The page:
To realize this goal, more responsibilities will be placed on both academic institutions and students. Beginning in April 2012, institutions must be classified as "Highly Trusted" sponsors and be accredited by statutory education inspection bodies by the end of 2012 before they can sponsor students. Students will lose their right to work unless they are at universities and publicly funded further education colleges and will no longer be able to bring dependents unless they are postgraduate students at universities or government-sponsored students (currently all students on longer courses are permitted to bring dependents). The overall time that a migrant can spend in the UK on a student visa will also be reduced for some. While the limit will remain at three years for lower-level courses, it will be reduced to five years at higher levels (at present, a limit for study at or above degree level does not exist). Students will also have to demonstrate a proficiency in English at a higher level: at the B2 (upper intermediate) level instead of at the B1 (lower intermediate) level.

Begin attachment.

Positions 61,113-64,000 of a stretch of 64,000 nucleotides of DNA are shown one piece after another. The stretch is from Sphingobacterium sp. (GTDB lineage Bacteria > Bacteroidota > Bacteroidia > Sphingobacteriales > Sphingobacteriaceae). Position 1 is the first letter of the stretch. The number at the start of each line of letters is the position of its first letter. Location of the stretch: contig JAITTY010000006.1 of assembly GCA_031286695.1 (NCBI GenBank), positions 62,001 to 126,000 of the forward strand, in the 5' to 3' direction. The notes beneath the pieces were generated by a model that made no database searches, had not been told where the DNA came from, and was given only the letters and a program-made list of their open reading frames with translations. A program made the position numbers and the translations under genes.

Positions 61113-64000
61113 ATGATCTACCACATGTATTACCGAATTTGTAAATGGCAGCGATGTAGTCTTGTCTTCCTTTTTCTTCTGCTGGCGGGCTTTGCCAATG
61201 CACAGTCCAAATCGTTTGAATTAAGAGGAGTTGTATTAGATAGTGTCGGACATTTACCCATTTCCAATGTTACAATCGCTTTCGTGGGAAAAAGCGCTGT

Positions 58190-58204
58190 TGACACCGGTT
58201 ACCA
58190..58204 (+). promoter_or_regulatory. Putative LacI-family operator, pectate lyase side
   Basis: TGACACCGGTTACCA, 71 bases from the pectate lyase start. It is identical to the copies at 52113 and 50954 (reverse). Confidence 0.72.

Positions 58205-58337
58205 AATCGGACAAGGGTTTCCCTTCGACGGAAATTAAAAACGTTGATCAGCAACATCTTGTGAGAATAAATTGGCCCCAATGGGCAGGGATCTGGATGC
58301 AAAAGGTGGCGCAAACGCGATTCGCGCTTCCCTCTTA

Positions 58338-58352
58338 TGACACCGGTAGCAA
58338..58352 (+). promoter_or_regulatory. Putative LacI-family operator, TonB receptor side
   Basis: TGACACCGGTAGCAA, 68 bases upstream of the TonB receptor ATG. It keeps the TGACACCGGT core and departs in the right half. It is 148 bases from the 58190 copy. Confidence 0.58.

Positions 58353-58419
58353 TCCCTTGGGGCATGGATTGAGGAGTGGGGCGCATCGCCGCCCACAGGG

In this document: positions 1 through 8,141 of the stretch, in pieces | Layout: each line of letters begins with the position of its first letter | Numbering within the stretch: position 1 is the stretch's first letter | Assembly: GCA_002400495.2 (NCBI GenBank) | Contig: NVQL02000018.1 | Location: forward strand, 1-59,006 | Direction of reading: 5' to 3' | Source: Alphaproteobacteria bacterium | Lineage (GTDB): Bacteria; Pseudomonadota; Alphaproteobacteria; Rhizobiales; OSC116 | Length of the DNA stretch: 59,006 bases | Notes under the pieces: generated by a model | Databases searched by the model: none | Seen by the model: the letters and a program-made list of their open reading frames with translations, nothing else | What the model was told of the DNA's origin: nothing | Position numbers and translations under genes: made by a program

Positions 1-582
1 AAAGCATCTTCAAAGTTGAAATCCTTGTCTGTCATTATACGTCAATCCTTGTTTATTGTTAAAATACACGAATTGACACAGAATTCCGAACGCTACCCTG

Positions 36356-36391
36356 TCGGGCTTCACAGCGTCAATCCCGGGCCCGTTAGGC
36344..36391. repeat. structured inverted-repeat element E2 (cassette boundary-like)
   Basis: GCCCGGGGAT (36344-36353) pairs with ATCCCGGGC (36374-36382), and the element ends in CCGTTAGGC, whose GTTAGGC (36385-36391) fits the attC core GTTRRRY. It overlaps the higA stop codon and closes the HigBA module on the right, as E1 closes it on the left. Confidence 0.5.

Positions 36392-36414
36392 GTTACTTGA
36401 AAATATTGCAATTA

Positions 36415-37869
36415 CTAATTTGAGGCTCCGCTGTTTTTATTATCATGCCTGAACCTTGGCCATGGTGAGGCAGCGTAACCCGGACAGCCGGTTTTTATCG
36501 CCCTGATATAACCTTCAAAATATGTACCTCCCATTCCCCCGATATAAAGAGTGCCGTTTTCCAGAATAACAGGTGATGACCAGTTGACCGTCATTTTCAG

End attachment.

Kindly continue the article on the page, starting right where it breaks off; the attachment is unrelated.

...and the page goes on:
See below for more details on changes to Tier 4.
The Tier 1 (Post-Study Work) category, which will close in April 2012, allows students to seek employment in the UK for two years after the end of their courses. Students may find alternative routes to stay in the UK after graduation if they receive an offer of employment (and apply under the Tier 2 category) or if they qualify as "innovative student entrepreneurs"; the Home Secretary has expressed plans to create a new entrepreneur route for students with business ideas and plans to create wealth in the UK.